2. Frequency discriminator (interferometer)
4. Analog electronics
5. Data acquisition system
The laser light (1) is coupled to the input fiber and lead through an interferometer (2) acting as a frequency discriminator.
The transmitted intensity, which is directly proportional to the variations of the input frequency, is converted by a photodetector (3) and our analog electronics (4) into a voltage signal.
This voltage is finally digitized by the Digitizer (5) to provide the data for evaluation on a computer (6).
The included software recovers the original frequency noise using the precisely known interferometer function. The recovered timeseries of the frequency deviations is now the basic dataset allowing to calculate easily the frequency noise density spectrum and the optical lineshape spectrum.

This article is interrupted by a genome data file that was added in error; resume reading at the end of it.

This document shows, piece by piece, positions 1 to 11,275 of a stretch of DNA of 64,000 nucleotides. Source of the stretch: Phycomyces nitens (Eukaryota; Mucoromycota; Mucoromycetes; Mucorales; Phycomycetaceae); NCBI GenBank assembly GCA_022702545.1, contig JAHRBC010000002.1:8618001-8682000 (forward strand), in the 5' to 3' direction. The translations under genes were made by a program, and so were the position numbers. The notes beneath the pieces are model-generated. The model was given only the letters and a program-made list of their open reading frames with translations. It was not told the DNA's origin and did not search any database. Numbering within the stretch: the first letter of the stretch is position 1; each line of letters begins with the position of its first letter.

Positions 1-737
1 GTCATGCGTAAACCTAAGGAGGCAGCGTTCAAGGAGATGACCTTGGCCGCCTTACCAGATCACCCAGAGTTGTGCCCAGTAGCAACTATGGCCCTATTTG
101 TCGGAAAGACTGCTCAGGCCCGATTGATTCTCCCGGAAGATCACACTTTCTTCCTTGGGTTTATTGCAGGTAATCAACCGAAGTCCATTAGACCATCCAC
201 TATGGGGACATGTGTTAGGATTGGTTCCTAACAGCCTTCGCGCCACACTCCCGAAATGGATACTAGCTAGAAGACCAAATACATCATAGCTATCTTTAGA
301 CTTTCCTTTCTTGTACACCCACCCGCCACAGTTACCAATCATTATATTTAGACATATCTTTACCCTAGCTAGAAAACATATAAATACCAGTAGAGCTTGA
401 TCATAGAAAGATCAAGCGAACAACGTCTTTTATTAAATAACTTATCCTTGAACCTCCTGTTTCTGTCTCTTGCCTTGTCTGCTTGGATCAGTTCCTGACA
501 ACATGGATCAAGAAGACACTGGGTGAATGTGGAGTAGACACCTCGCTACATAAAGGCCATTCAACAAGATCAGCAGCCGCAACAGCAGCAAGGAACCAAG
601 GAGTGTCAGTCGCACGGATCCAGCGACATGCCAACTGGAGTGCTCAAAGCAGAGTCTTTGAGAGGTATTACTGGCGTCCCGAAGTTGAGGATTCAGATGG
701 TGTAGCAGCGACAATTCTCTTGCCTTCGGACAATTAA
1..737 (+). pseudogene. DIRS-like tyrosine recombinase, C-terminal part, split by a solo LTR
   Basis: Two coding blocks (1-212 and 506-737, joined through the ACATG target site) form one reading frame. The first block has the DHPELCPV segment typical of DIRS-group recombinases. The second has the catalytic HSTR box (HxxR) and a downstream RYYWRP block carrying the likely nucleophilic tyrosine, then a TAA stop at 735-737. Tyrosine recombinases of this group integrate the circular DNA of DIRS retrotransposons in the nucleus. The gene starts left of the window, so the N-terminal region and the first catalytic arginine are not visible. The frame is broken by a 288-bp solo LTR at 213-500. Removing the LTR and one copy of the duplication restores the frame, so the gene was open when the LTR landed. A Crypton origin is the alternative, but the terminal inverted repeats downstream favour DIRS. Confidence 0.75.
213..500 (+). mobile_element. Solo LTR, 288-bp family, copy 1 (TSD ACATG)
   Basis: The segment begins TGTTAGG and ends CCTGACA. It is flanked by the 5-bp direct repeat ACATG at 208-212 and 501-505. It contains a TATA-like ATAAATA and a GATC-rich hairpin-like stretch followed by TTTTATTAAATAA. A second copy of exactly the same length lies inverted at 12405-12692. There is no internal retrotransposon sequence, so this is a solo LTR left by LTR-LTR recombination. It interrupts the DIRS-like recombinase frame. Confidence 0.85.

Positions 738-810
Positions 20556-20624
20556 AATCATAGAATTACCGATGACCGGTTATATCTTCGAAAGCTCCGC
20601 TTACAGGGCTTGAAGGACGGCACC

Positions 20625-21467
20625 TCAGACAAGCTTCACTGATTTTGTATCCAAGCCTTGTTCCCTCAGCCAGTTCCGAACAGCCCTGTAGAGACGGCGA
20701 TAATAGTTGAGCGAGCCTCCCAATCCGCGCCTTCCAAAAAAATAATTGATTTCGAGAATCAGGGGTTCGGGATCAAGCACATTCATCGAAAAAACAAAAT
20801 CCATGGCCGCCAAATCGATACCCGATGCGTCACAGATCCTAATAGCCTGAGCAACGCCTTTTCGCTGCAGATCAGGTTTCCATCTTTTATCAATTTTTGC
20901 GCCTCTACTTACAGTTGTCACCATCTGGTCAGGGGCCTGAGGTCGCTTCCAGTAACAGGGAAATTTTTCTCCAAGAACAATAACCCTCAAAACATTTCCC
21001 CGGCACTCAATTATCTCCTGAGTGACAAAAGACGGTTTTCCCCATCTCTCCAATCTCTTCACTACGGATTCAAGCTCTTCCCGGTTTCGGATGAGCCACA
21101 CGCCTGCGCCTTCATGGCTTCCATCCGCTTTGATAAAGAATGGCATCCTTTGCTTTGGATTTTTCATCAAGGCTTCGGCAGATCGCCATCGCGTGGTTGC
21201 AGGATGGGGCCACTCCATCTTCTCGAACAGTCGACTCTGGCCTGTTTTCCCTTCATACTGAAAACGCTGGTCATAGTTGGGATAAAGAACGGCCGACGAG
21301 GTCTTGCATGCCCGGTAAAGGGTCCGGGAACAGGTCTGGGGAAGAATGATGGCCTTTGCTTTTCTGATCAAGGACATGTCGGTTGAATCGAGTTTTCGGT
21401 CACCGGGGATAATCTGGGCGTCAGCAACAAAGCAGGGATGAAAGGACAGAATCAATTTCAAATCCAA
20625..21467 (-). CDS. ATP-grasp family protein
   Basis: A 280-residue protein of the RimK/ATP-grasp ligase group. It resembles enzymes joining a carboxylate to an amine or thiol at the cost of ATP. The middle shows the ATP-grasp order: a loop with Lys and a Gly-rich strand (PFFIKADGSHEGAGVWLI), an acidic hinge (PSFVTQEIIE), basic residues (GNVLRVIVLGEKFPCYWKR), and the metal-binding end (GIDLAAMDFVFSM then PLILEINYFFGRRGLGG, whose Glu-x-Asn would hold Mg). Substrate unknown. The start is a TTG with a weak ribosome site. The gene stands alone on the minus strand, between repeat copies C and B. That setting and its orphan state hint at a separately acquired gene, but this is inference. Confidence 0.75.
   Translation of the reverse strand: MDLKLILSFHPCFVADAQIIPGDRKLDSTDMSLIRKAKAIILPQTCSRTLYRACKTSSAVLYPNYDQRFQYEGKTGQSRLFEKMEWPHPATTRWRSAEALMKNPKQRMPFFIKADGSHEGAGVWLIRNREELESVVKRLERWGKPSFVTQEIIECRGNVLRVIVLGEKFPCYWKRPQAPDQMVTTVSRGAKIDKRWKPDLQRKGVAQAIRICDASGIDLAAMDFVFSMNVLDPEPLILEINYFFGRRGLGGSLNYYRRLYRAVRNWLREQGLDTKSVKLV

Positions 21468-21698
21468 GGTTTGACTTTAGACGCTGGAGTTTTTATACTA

The user can also export the timeseries data in order to perform custom evaluation methods such as Allan deviation or coherence time analysis.
(1) β-separation line
(2) Area of frequency noise above β-separation line
→ Integration for effective (optical) linewidth estimation
(3) White noise level
→ Noise density level directly proportional to intrinsic (Lorentzian) linewidth
(4) Linefit to optical spectrum
→ Full width at half maximum = effective (optical) linewidth
Due to the design of the LWA-1k, the output voltage can be directly used as an error signal for a feedback controller allowing to reduce the frequency noise of the test laser.
Depending on the used feedback controller and the laser system the optical linewidth can be reduced by more than two orders of magnitude offering a vast amount of new opportunities.
Connect the Analyzer output signal (A) as input signal to a fast feedback controller (1). Connect the feedback controller to the laser’s (2) fast DC modulation input, e.g. laser diode current.
Reduce actively the laser noise by adjusting the feedback to minimize the output signal of the Analyzer (e.g. PID parameters, gain).